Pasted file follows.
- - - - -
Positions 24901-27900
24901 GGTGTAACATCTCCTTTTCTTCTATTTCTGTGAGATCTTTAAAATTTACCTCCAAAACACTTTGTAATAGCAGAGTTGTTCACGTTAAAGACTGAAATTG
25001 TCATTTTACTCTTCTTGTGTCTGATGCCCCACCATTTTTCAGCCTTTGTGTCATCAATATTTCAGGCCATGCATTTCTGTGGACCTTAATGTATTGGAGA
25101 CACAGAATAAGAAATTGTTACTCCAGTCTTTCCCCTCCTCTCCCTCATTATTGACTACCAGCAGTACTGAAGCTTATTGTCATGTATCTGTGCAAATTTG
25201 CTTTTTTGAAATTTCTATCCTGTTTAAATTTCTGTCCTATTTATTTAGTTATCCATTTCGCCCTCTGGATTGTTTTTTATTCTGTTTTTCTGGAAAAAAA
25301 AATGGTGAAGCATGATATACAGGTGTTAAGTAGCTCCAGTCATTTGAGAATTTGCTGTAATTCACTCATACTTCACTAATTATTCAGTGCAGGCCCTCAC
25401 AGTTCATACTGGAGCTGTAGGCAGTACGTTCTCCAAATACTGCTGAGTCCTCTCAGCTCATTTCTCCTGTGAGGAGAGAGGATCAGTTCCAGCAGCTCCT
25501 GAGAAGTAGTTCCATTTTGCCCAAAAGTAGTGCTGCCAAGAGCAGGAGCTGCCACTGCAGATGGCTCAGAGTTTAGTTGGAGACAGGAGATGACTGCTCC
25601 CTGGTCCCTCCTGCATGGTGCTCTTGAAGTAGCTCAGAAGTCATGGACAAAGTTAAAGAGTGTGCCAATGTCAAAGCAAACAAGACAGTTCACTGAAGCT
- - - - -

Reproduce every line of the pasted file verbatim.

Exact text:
Positions 24901-27900
24901 GGTGTAACATCTCCTTTTCTTCTATTTCTGTGAGATCTTTAAAATTTACCTCCAAAACACTTTGTAATAGCAGAGTTGTTCACGTTAAAGACTGAAATTG
25001 TCATTTTACTCTTCTTGTGTCTGATGCCCCACCATTTTTCAGCCTTTGTGTCATCAATATTTCAGGCCATGCATTTCTGTGGACCTTAATGTATTGGAGA
25101 CACAGAATAAGAAATTGTTACTCCAGTCTTTCCCCTCCTCTCCCTCATTATTGACTACCAGCAGTACTGAAGCTTATTGTCATGTATCTGTGCAAATTTG
25201 CTTTTTTGAAATTTCTATCCTGTTTAAATTTCTGTCCTATTTATTTAGTTATCCATTTCGCCCTCTGGATTGTTTTTTATTCTGTTTTTCTGGAAAAAAA
25301 AATGGTGAAGCATGATATACAGGTGTTAAGTAGCTCCAGTCATTTGAGAATTTGCTGTAATTCACTCATACTTCACTAATTATTCAGTGCAGGCCCTCAC
25401 AGTTCATACTGGAGCTGTAGGCAGTACGTTCTCCAAATACTGCTGAGTCCTCTCAGCTCATTTCTCCTGTGAGGAGAGAGGATCAGTTCCAGCAGCTCCT
25501 GAGAAGTAGTTCCATTTTGCCCAAAAGTAGTGCTGCCAAGAGCAGGAGCTGCCACTGCAGATGGCTCAGAGTTTAGTTGGAGACAGGAGATGACTGCTCC
25601 CTGGTCCCTCCTGCATGGTGCTCTTGAAGTAGCTCAGAAGTCATGGACAAAGTTAAAGAGTGTGCCAATGTCAAAGCAAACAAGACAGTTCACTGAAGCT